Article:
Burning trash isn't clean energy

I was shocked to read a letter in The Sun claiming that waste incineration is clean renewable energy (“Waste incineration is clean energy,” Sept. 26). My own experience as a gardener tells me that’s not true. That’s why I joined forces last week to protest about the BRESCO Baltimore plant. The toxic pollution that is filtered in the air gives off pollutants that affect gardens surrounding the plant. These pollutants can be ingested by the community which can lead to all kinds of cancer and respiratory problems.

We need to shut down BRESCO and find other alternatives to lead to zero waste in our community. Clean energy and creating green jobs for our community is the answer. By definition, renewable energy must come from a sustainable source like sun or wind. Burning trash for energy is dependent upon a constant, unsustainable trash stream. Furthermore, burning trash creates enormous amounts of toxic pollution and greenhouse gases. In fact, BRESCO produces roughly twice as much greenhouse gas pollution as Maryland’s coal plants per unit of energy produce.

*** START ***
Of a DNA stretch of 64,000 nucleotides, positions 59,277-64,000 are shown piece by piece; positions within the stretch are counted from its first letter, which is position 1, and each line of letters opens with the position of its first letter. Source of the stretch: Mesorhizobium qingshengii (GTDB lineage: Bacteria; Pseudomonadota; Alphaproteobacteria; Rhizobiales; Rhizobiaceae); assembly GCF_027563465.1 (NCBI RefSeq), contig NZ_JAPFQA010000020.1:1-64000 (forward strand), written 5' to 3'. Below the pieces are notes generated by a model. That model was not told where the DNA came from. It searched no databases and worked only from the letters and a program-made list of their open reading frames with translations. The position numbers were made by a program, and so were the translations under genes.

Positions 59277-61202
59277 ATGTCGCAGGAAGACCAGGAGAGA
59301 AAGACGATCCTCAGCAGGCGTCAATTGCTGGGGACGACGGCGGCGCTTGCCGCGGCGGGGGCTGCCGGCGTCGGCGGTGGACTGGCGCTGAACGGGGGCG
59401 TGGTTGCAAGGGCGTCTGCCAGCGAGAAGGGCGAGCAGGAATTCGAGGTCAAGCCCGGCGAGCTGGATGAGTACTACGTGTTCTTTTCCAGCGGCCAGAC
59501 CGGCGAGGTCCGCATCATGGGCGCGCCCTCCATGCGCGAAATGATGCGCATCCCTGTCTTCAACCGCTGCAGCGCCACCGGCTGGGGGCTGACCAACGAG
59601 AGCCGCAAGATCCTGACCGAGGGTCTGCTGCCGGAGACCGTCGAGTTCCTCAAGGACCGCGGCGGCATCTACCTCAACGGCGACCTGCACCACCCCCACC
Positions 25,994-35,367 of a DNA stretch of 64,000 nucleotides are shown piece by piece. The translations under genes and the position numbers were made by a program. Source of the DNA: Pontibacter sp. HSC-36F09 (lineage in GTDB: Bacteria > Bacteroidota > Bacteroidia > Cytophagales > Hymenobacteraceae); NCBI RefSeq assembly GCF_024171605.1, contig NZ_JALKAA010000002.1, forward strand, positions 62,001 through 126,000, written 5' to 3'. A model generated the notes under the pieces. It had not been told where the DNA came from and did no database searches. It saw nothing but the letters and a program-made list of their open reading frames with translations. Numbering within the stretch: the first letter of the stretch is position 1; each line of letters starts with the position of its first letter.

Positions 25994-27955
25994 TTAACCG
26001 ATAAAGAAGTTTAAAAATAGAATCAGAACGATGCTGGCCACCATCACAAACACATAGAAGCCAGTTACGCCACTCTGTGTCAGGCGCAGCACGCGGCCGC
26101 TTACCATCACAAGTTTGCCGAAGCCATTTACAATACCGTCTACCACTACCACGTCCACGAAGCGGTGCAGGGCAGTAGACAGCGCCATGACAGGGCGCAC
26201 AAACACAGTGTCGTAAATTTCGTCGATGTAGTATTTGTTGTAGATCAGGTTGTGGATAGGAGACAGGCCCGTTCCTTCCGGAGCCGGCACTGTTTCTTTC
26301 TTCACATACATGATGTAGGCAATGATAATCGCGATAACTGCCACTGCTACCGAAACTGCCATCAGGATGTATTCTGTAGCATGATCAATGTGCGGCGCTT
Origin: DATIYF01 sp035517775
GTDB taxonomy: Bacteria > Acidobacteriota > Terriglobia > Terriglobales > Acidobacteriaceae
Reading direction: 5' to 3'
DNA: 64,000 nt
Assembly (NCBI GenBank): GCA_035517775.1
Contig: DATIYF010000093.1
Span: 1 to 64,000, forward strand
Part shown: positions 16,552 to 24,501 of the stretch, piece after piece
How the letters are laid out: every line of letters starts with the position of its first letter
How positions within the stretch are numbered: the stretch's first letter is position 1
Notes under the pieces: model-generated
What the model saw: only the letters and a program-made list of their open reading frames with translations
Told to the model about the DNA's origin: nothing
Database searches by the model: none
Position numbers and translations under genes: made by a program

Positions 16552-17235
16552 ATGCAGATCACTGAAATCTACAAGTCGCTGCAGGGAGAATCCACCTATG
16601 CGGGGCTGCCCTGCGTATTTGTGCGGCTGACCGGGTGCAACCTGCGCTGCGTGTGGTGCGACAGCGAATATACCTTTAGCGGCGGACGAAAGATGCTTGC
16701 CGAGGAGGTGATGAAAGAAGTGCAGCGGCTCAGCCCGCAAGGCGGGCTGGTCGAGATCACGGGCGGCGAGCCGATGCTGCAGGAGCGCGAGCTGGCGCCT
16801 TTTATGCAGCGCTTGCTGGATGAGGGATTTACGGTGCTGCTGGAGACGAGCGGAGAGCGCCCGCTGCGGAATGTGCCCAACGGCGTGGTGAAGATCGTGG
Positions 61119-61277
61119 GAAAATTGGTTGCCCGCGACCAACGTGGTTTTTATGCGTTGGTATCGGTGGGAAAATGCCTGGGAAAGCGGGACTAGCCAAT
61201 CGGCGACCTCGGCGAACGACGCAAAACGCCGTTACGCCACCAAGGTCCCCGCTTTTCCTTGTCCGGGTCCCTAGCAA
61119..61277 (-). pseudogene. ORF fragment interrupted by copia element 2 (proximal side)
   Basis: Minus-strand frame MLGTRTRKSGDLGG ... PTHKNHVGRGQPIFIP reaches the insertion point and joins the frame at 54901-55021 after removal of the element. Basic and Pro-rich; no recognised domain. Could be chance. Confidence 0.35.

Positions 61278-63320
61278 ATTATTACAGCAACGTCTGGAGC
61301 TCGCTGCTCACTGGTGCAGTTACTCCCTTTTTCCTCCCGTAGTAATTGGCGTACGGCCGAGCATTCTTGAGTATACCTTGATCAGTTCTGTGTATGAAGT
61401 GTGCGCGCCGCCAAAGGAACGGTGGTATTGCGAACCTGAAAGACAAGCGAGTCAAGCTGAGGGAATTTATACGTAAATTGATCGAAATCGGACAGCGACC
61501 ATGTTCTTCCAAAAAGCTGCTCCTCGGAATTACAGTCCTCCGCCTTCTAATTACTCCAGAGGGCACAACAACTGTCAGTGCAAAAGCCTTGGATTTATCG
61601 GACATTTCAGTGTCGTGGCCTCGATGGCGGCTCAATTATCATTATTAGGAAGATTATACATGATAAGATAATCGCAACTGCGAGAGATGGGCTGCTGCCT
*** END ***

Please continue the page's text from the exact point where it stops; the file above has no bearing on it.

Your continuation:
Despite this reality, the incineration industry has a lot of reasons to greenwash itself as clean and renewable. In 2011, the state of Maryland gave in to industry lobbyists and declared trash incineration a “Tier 1” source of renewable energy, setting them up to receive the same subsidies as wind and solar power. In the six years since, BRESCO has received over $10 million in state subsidies-money that should have gone to expand truly renewable energy, not prop up an aging polluter.

Incinerator companies may bring in outsiders and PR people to push their green washing agenda and divert taxpayers’ money to their pockets, but Baltimore City should not be fooled. It’s time to envision a Baltimore powered by truly renewable energy and zero waste programs, not trash incineration.

Rodette Jones, Baltimore

The writer is the Filbert Street Garden manager.

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